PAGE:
The Student News Site of Tarrant County College

The Collegian

The Student News Site of Tarrant County College

The Collegian

The Student News Site of Tarrant County College

The Collegian

Remedial math benefits students

By Allison Dooley/reporter

Some TCC students may have a negative view of developmental classes, thinking they have no value, but many students who take these classes find them helpful and realize the benefits they offer.

“I think it is a waste of time and money,” NW student Teresa Torres said. “You have to pay for the class and books, and you don’t even get credit for the class.”

A majority of new students are shocked to find out they cannot register for college algebra classes and must take developmental classes if their TAKS or Accuplacer scores are not high enough.

Math lab tutor Mike Manzanares assists student Mina Naem with her work in the NE Campus lab. Students can access math Web sites and practice tests as well as receive one-on-one tutoring through the math labs that can be found on all five campuses.  Photo by Casey Holder/The Collegian
Math lab tutor Mike Manzanares assists student Mina Naem with her work in the NE Campus lab. Students can access math Web sites and practice tests as well as receive one-on-one tutoring through the math labs that can be found on all five campuses. Photo by Casey Holder/The Collegian

“Math is like fingernails on the chalkboard. For some people, it is painful. But we need to know it and learn it,” NW counselor Connie Alexander said.

Depending on their test scores, developmental math students are placed into one of three levels of math classes. Most students qualify for the top-level Intermediate Algebra class, where they can brush up on their math skills during the course. Other students start in the first-level Beginning Math or second-level Beginning Algebra. After earning at least a C, students advance to the next level available eventually enrolling in college algebra or other college-level math classes.

An estimated 69-74 percent of first-time college students take some form of remedial classes, said Linda Hines, TCC’s director of institutional research.

“Many students choose to self-remediate even though they pass the exam,” Hines said.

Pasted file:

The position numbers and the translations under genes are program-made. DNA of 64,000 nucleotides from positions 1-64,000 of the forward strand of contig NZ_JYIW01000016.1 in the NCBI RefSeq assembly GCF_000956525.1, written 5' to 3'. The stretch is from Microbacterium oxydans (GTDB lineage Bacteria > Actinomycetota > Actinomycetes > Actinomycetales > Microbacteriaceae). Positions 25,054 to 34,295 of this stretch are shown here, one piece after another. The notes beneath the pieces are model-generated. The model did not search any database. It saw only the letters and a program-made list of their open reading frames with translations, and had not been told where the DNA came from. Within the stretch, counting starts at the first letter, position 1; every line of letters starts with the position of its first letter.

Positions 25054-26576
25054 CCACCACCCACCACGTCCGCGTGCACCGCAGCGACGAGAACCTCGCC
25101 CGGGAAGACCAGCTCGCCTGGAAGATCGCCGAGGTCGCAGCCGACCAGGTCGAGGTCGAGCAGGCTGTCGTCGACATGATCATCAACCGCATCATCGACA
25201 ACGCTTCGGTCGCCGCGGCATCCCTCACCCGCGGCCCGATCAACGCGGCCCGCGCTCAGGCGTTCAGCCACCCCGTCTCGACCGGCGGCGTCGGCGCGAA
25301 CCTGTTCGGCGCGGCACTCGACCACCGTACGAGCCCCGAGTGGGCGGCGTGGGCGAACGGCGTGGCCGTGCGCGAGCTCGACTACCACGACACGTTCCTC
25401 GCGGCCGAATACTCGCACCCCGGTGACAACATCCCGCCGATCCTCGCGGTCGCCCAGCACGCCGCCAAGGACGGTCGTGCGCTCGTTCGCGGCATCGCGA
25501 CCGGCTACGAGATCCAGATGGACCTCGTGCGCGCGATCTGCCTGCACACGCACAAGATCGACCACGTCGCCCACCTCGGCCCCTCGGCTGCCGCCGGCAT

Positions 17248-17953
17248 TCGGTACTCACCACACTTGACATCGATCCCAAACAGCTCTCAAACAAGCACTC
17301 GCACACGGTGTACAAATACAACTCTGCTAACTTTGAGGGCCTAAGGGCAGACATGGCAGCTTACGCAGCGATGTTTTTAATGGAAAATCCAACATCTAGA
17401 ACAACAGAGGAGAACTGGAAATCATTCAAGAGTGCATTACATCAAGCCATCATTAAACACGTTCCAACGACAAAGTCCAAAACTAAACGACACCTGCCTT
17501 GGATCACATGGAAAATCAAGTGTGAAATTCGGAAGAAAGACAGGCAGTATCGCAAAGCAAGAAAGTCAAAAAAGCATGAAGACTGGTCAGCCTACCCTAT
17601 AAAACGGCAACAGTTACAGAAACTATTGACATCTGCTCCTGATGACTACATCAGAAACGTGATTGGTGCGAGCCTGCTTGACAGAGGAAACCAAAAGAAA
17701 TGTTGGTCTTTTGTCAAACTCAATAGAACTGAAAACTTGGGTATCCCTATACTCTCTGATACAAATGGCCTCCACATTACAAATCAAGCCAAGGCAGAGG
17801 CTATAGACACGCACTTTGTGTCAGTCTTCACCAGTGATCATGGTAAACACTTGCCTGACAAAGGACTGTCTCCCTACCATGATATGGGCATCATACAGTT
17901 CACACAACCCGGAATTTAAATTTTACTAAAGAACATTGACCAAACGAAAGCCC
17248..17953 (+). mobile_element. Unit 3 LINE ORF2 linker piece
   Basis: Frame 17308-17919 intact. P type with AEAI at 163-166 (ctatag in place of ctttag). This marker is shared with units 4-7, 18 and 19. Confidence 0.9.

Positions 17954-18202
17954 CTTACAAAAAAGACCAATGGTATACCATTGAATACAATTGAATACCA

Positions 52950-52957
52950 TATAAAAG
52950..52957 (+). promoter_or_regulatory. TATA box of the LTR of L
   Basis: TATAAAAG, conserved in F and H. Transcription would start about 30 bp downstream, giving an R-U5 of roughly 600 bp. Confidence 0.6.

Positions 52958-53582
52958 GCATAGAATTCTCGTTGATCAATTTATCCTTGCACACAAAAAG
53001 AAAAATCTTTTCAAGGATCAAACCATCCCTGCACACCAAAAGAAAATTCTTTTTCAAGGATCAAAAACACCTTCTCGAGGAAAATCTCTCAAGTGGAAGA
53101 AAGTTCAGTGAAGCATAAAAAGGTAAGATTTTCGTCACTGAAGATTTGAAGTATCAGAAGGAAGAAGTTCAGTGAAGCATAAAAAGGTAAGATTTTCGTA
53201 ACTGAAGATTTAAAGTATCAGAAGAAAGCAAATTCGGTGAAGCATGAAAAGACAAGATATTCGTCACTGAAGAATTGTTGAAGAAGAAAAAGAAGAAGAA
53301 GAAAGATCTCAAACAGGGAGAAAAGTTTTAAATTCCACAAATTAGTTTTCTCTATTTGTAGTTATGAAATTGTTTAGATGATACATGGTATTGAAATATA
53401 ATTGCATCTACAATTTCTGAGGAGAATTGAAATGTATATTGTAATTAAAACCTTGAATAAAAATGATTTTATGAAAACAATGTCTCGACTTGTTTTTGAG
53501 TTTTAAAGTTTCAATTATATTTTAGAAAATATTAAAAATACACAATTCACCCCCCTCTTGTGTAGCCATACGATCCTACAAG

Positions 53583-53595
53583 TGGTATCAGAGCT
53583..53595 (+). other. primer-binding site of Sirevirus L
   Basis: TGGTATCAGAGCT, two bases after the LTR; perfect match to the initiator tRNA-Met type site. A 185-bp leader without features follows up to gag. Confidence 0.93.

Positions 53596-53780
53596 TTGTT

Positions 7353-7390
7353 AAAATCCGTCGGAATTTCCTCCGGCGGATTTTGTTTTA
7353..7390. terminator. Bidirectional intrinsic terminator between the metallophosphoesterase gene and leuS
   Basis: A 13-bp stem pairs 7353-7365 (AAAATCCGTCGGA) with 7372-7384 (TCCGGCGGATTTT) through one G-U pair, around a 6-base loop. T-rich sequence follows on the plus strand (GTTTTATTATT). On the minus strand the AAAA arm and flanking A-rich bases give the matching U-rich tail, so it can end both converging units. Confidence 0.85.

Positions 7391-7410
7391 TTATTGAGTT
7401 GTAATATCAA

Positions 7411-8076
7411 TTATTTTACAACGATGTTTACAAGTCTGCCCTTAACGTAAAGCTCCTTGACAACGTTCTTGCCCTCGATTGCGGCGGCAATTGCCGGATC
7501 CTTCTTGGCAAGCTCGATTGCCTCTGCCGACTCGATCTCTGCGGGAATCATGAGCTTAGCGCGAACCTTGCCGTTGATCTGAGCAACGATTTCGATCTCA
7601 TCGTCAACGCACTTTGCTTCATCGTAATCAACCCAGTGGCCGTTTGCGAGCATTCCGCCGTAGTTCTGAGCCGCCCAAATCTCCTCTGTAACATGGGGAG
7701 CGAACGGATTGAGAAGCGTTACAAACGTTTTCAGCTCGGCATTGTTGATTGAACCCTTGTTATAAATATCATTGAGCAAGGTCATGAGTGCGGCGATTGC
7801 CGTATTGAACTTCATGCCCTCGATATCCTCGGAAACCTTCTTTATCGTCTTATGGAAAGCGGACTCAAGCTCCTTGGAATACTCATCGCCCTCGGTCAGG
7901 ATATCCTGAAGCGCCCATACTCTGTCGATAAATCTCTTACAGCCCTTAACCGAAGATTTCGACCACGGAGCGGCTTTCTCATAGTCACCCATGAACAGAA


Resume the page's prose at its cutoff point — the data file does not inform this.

Many reasons contribute to the high number of students required to take developmental classes. Some students just struggle in math while Alexander thinks some students did not take the subject seriously in high school.

“Some people going through high school never figured they would need algebra,” she said.

Freshmen are not the only ones required to take developmental classes. The increasing number of adults going back to college also plays a role. Since some of the adult students have not been in a classroom for 10 or 20 years, they have forgotten many things they once knew.

“Many people get into remedial classes because they have forgotten or took the class too quick,” Alexander said.

Annette Benbow, NW professor and math department chair, believes it is still important to take math classes with a positive attitude, even for students who do not want a career in the mathematical field. Benbow believes students can learn a lot more from math classes than just long formulas filled with numbers and letters.

“The real benefit of math is logical reasoning,” she said. “The step-by-step process will help anyone in the future.”

Professors are not the only ones who think remedial classes turn out to be more beneficial than most people think. Several NW students agree.

“In high school, I would memorize how to follow the steps for calculus without learning it,” said Monica Dominguez, a former developmental student.

“After maybe a year of core classes at TCC, I took my Accuplacer and was baffled with my placement in Math 0305. I came to the conclusion that I should learn this time around instead of memorizing steps like I did in high school. With the help of the encouraging TCC professors, I am excelling in statistics now.”

Dominguez thinks if other students study hard and take the class seriously, they will see a huge improvement.

“Remedial math should be taken with enthusiasm because it helps students actually understand the concepts needed without the pressure of a faltering GPA,” Dominguez said.

Rolando Flores tutors in the NW Campus math lab and works with a large number of students needing help and guidance with the subject.

“Well over half of the students in here every day are remedial students. There is a drastic improvement in the students who come in for help and actually put the effort into learning,” Flores said.

The NW math lab is accessible to all students six days a week. Practice tests and Web sites are available for students in all campus testing centers.

Math is not the only developmental class that may be required. Many students are being placed in reading or English developmental classes if their reading or English scores are not high enough.

In the past, students struggled in college algebra and often dropped or failed the class.

Developmental classes started as a way for students to learn math at the level needed to succeed and eventually pass college algebra.

Developmental classes have been offered since NW Campus opened, according to NW mathematics dean Gloria Mills.

The credits earned in developmental classes cannot be counted toward a degree, but many students believe taking the class is well worth it.

“To sum up what I learned in developmental math, all I can say is I get it now,” NW student Miya McClary said. “I don’t feel like it put me behind. It has allowed me to pace myself. I look at these classes as prerequisites for success.”

Donate to The Collegian

Your donation will support the student journalists of Tarrant County College. Your contribution will allow us to purchase equipment and cover our annual website hosting costs.

More to Discover
Donate to The Collegian